The pressures of modern life often mean that relationship maintenance falls pretty low on our lists of priorities. After all, love conquers all, right? Wrong! We don’t expect our cars to run without gas and maintenance. We don’t expect to progress at work without effort. We don’t expect our kids to raise themselves. And yet, somehow we conclude that love and sex will take care of themselves.
The bad news is, they won’t. The good news is, you don’t have to sit back and let either one fall by the wayside. Whether you’re at odds with your spouse or just feeling detached, psychologists have devised three remarkably simple techniques to inspire a greater feeling of connection and appreciation between partners.
Here are the basics:
First, take a moment to reminisce aloud about how you met.
Talk about those first few nervous dates, and the light, funny and romantic moments of your early courtship. Resist any impulse to make snarky comments or contrast then and now. If your partner doesn’t offer up anecdotes, ask what he or she remembers. If they’re not willing to contribute, just try again at another time.
Why it works
For many couples, simply recalling positive feelings of the past brings a touch of sweet frisson back into their current lives. Relationship gurus (and the happily married) do this simple memory exercise often – so it’s a great one to add to your relationship toolkit.
Second, sweat the small stuff.
To easily create a sea of change in your relationship, make small affectionate gestures. A few times a day, as you walk past your spouse, gently reach out and touch an elbow or shoulder. It’s a minor action with major benefits, namely that it instantly restores a sense of ‘us’ through the everyday crush of responsibilities. Likewise, plan time to spend together – even a weekly lunch or date night. It may seem silly considering you live together, but these little considerations can do a lot to make you feel connected, like a couple, and special to each other.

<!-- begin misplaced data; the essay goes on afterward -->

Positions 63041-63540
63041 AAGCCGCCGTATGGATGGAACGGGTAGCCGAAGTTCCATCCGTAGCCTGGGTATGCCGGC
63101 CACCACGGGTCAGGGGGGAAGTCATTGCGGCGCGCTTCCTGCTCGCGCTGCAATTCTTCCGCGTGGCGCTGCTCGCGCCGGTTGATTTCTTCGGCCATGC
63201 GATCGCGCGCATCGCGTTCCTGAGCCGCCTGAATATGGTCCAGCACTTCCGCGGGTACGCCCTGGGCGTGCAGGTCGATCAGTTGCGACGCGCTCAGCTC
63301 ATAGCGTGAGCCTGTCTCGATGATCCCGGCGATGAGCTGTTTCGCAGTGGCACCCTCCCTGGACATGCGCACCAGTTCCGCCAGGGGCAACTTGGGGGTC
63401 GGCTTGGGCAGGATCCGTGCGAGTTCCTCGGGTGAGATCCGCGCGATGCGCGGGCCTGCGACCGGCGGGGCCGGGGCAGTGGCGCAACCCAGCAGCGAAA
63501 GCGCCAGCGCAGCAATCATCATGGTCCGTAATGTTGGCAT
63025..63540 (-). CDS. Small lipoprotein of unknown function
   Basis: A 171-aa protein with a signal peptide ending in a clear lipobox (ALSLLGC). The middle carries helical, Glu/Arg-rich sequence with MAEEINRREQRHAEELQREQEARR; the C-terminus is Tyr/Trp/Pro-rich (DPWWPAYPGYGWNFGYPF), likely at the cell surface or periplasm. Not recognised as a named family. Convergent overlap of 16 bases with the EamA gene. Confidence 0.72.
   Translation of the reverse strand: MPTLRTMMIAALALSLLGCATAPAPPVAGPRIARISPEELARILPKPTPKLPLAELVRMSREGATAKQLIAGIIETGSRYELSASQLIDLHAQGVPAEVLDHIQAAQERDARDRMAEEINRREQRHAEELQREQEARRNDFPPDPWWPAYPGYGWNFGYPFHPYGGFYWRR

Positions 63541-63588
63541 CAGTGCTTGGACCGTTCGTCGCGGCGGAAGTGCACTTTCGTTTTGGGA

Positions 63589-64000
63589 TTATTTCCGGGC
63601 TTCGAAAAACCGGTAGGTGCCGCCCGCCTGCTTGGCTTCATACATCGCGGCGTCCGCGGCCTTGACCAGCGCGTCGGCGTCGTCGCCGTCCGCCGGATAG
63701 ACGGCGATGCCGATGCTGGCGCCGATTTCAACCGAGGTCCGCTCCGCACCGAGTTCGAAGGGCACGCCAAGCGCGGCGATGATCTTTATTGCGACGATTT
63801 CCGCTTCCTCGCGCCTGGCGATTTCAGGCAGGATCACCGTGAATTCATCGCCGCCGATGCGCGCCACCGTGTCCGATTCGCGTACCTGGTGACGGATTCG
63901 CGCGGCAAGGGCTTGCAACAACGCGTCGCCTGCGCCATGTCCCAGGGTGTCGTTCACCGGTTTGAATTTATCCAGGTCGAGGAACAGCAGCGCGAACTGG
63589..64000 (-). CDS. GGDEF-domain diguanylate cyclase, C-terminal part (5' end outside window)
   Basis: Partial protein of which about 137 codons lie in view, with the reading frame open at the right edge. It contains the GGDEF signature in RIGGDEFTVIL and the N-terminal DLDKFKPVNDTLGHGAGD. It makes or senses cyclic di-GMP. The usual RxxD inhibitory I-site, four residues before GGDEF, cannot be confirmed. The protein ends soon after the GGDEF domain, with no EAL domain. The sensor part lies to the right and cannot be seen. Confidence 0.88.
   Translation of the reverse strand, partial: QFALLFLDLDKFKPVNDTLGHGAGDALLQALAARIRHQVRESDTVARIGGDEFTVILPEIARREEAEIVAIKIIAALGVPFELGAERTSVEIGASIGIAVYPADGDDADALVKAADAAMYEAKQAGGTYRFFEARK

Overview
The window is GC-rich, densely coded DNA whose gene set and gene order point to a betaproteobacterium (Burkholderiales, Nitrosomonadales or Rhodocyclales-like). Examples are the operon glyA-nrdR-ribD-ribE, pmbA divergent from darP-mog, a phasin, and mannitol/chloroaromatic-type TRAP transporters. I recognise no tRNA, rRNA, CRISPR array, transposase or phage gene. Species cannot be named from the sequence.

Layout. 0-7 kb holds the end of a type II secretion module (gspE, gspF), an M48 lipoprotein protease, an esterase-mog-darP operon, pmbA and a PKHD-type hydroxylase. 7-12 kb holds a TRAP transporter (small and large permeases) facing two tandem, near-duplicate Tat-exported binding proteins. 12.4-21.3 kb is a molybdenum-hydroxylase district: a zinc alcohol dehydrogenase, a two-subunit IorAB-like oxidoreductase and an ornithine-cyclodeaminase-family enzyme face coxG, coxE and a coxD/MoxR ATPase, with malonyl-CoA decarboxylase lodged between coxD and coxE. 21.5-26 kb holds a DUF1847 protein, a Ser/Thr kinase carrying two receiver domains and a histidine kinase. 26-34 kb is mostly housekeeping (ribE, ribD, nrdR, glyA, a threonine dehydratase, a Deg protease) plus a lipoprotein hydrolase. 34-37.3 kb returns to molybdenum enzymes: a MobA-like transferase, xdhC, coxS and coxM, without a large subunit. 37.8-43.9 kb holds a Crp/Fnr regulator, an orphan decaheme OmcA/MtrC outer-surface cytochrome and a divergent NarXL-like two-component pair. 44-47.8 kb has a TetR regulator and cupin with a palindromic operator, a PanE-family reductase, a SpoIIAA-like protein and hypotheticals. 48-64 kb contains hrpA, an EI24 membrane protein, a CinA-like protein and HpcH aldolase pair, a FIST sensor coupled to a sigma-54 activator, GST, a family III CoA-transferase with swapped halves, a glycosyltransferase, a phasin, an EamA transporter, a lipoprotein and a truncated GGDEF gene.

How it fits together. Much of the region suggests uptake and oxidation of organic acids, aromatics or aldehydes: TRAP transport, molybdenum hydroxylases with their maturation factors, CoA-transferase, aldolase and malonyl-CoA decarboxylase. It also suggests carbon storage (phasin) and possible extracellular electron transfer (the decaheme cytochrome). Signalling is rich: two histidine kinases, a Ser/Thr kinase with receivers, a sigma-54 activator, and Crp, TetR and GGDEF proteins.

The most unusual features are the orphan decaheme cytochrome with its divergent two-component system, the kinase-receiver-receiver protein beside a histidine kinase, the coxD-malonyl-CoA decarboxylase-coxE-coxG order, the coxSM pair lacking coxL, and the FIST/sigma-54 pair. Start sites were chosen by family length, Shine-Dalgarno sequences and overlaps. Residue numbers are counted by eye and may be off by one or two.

Why it works
Research reveals that happy couples don’t just co-exist side-by-side in the same house; they do things together – for fun. It’s not easy to get time away from the kids, it’s not easy to come up with the energy or money to have an evening out – but it’s much, much easier than a divorce. Having a date night may feel forced initially, but after a while it re-introduces a feeling of anticipation into the relationship. More importantly, it allows you to connect emotionally which can have a big pay off when you tumble between the sheets.
Third, set new goals.
Once you’ve soothed troubled waters by building some positive interactions, it’s a good idea to develop goals for the relationship. This will help you, as a couple, invest emotionally in building a future together. It’s not difficult to make goal setting enjoyable. Ask your partner what special thing(s) they’d like to do with you within the next year, just for the sheer pleasure of it. Then, take your turn giving your partner your ideas. This exercise opens things up for both of your unspoken dreams. Down the road you can expand upon your time frame – try setting goals for two, five and ten years down the line.
Why it works
Setting goals – for the long and short term – unites you as a team and sets the stage for mutual support, growth, and a future of your own design – together.
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